Jefferson was recruited by leadership within the Harlem Republicans, including Claude Sharrieff-Frazier, President of the Harlem Republican Club; Will Brown, Jr. and Ronald Perry, both Republican Party district leaders. All three are named as defendants in Morrisey’s suit. Morrisey claims that the Harlem Republicans wanted to block her candidacy in order to present a non-candidate that wouldn’t run a serious campaign against Rangel, the Democratic incumbent. When they couldn’t find a Republican, Morrisey claims, they asked Jefferson, a Democrat, and Jefferson changed his party enrollment from Democratic to Republican.
To change party enrollment, a voter must change enrollment before a general election. The enrollment change takes effect only after the election, according to New York State Election Law 5-302 and 5-304. Jefferson admits to only having changed his registration “about six months ago.”
Therefore, Jefferson’s candidacy appears to be in violation of Section 6-120.2 of the New York State Election Law, which says that a nomination is not valid unless the nominee is an enrolled member of the party “at the time of filing of such certificate.”
When asked if it was unusual for a Democrat to change parties to run as a Republican, Jefferson said, “No. Look at Bloomberg.” However, looking at Bloomberg reveals a significant problem in Jefferson’s candidacy. Bloomberg changed his party enrollment in October of 2000 in preparation for his 2001 bid for mayor of New York, which was “the last possible moment allowed by New York election law,” according to the New Yorker. By his own admission, Jefferson’s candidacy is in violation of the law.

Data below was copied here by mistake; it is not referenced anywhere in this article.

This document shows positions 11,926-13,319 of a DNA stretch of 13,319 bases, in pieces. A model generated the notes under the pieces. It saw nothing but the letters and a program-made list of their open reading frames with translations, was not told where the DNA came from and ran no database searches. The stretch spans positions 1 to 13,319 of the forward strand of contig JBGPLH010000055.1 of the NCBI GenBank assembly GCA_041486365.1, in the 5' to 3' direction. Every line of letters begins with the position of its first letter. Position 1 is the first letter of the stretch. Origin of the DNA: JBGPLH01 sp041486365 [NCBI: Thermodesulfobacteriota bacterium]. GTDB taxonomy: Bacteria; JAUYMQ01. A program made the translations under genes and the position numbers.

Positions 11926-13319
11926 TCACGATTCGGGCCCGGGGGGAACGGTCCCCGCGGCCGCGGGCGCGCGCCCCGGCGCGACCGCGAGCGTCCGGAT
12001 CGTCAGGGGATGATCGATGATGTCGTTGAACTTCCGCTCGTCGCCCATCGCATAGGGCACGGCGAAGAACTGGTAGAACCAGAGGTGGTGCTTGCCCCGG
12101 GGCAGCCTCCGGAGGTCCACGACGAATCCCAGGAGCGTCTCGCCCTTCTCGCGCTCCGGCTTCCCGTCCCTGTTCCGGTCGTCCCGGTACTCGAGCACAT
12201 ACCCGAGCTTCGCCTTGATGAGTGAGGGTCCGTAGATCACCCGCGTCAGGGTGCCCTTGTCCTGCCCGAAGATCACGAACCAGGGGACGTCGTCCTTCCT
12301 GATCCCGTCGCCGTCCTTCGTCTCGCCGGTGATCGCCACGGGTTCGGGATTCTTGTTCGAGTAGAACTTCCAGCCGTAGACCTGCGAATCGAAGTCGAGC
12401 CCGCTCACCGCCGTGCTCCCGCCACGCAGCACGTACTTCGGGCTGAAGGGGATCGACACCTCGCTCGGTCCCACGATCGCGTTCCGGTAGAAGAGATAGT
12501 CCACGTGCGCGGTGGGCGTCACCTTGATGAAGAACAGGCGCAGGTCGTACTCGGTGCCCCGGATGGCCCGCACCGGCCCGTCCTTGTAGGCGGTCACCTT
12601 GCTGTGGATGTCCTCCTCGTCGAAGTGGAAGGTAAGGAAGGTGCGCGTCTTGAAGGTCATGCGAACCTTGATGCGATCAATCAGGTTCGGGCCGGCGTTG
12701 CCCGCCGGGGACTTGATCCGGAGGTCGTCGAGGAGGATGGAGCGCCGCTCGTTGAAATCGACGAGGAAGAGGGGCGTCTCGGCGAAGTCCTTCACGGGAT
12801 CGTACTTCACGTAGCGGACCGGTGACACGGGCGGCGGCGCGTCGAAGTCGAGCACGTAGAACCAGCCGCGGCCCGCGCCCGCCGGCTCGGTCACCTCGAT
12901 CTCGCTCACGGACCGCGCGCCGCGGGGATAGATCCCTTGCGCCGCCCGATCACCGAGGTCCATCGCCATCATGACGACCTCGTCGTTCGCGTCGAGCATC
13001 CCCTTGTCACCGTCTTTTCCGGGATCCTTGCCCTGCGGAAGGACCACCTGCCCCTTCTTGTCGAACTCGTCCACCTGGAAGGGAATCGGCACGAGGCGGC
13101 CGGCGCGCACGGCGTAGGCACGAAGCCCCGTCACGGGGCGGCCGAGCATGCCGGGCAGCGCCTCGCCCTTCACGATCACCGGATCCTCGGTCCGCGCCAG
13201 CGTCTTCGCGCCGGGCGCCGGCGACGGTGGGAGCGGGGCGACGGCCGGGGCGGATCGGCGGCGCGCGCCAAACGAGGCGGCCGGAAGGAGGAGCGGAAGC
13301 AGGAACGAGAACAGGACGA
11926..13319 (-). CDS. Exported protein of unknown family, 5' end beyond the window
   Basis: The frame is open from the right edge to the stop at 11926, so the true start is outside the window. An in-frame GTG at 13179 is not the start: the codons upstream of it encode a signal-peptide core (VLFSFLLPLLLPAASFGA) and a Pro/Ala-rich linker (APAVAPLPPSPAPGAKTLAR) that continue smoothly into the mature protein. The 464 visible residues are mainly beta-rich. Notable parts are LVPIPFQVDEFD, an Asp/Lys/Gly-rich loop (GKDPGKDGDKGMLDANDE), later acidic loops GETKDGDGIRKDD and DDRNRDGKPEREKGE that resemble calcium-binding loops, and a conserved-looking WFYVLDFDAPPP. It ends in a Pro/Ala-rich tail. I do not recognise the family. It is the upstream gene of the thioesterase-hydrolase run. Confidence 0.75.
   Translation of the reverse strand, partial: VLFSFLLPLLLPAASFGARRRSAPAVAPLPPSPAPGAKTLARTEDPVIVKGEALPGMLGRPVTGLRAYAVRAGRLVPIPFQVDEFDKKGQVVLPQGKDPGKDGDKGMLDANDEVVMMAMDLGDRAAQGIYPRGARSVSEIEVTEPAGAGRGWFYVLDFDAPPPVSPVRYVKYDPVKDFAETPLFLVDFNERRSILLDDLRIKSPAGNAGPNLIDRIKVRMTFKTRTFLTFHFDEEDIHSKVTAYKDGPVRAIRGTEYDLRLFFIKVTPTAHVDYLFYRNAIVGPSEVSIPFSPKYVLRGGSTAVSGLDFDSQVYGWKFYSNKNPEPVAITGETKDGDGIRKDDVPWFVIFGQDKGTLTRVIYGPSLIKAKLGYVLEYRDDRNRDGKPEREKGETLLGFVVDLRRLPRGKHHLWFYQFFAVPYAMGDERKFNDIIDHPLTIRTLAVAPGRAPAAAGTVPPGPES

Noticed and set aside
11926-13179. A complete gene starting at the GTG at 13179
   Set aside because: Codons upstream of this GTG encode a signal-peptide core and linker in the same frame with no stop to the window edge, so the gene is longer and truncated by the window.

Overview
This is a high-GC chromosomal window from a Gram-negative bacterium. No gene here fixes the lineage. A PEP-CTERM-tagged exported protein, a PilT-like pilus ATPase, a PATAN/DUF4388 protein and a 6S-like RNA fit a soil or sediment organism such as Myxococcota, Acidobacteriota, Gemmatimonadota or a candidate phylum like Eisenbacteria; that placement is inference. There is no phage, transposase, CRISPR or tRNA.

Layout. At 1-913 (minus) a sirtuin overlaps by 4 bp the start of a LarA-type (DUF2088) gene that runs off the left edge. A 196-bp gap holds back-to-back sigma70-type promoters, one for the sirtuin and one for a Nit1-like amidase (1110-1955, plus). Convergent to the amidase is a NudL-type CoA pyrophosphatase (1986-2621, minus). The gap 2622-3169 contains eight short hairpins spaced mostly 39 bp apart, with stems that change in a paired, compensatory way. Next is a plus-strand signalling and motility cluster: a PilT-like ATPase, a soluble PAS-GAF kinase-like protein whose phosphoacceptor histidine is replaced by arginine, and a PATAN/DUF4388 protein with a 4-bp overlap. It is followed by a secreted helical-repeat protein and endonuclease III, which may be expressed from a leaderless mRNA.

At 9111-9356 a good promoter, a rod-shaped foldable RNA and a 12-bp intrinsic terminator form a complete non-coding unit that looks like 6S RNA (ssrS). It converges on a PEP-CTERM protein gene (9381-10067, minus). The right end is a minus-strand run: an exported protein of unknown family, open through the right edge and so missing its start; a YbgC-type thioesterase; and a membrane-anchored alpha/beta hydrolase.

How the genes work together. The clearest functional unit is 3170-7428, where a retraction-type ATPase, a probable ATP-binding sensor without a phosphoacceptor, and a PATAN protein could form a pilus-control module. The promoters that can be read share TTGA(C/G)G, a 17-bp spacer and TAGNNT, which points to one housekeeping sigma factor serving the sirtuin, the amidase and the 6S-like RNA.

Consequently, the Harlem Republicans used Section 6-120.3 of the State Election Law to circumvent Jefferson’s belated Republican registration, which says, in effect, that a party can nominate a candidate that is not a member of that party, so long as a quorum is present, and that by a majority vote the party committee can authorize a candidate not enrolled in the party. It also clearly states that, “The certificate of authorization shall be signed and acknowledged by the presiding officer and the secretary of the meeting at which such authorization was given.”
In her lawsuit, Morrisey claims that the Republicans did not meet the qualifications set forth in 6-120.3. On the Certificate of Authorization filed on behalf of Jefferson’s candidacy, the roles of presiding officer and secretary were assumed by Ronald Perry and Will Brown, Jr., respectively. While both are district leaders in New York County, the suit claims they willfully misidentified themselves on the Certificate of Authorization and are not authorized to act in the capacity of presiding officer and secretary.
According to Morrisey, Gertrude Hess Parker is the secretary, and James Ortenzio, the county chairman, should be the presiding officer. Without these two officials present, there could not have been a quorum, according to the suit, which therefore invalidates Jefferson’s nomination.
“I want to make a difference,” Jefferson said. “I want people to think critically about how they vote.” But then, apparently in a slip of the tongue, he added, “If I really wanted to get elected, I would have stayed a Democrat.” Stepping away from that comment immediately, he clarified, “I’d have a better chance as a Democrat to beat Charlie Rangel” but changed parties “because of the principles.”